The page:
In this case, Chaka doesn’t identify the complete statement or the context in which it was made. She alleges only that “In 2012, Davis [and his bodyguard] repeatedly told third parties that Chaka is a “madam” and “pimpette” who procures prostitutes for professional athletes.” Without more, it is difficult to tell how a reasonable listener would interpret those statements and whether this case is likely to withstand a motion to dismiss.

Chaka asserts that her good name and reputation are crucial to Remy’s ability to maintain current and secure new clients. She claims that Davis was aware of some of the clients and venues with which Remy had ongoing business relationships, and that publication of the allegedly defamatory statements to these clients resulted in the cancellation of contracts and have harmed Remy’s reputation and business.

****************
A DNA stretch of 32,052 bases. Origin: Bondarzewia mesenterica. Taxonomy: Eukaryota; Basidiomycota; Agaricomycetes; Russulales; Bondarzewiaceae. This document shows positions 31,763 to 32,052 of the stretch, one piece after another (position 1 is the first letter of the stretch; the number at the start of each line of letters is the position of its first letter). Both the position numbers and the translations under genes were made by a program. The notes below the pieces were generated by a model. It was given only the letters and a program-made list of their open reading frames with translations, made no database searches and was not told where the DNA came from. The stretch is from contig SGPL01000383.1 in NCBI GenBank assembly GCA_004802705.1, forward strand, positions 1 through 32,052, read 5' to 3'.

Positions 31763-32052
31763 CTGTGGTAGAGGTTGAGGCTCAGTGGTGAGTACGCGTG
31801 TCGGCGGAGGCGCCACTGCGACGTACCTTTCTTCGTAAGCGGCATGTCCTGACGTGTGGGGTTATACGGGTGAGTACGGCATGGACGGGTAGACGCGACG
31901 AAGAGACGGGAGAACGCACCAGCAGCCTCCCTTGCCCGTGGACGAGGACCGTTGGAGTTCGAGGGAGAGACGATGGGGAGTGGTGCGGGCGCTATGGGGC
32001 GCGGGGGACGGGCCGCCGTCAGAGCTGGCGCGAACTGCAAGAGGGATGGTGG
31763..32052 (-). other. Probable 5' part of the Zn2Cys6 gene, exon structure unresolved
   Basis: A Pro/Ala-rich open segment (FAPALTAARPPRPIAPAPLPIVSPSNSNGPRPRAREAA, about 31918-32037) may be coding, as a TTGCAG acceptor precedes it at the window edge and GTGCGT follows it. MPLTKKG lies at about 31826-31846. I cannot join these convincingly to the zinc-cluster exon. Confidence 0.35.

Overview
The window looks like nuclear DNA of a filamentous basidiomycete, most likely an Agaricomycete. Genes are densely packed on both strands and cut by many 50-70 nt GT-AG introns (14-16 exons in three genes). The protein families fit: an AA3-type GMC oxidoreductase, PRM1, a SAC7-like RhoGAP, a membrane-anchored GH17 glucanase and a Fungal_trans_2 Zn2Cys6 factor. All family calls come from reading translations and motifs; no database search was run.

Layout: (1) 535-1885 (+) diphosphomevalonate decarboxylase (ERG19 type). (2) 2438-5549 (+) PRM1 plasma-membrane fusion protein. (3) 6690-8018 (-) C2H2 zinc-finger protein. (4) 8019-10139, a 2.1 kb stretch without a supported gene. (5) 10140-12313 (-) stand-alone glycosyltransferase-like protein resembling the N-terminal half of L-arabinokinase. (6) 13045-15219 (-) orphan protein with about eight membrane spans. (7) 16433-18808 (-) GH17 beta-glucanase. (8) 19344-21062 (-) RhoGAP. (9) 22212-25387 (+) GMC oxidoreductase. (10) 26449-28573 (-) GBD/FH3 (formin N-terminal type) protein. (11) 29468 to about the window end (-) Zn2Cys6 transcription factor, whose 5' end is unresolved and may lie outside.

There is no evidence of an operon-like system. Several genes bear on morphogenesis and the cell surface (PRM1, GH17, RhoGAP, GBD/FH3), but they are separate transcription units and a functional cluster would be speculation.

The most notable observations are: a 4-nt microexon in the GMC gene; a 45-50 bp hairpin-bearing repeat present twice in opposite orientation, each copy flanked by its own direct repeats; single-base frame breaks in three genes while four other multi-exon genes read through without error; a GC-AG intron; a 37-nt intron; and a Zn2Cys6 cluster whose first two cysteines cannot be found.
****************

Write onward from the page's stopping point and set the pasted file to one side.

According to Chaka, Davis acted maliciously in making the statements, knowing them to be false. The news media published the statements in print, on the radio, on television and on the Internet. At Chaka’s request, most of the media outlets stopped publishing the statements. Chaka asserts that publication of these statements harmed her reputation and that of her company, holding them up to public ridicule and contempt and deterring others from associating with them. Chaka contends Remy earned over $60,000 annually before the published statements but less than $30,000 since the statements were published. Chaka and Remy seek damages for lost income and profits, damage to reputation, and emotional distress.



Attorney Ephraim Ugwuonye filed a defamation action against Omoyele Sowore, founder of, based on articles appearing on that website. Having previously been found in another case to be a public figure, Ugwuonye was required to demonstrate by clear and convincing evidence that the statements at issue were (1) defamatory; (2) false; and (3) made with actual malice. Public figures are required to prove that the defendant published a false statement with actual knowledge of its falsity or with reckless disregard for its truth. In this particular case, Mr. Ugwuonye was unable to meet that burden and the court entered summary judgment in favor of Mr. Sowore.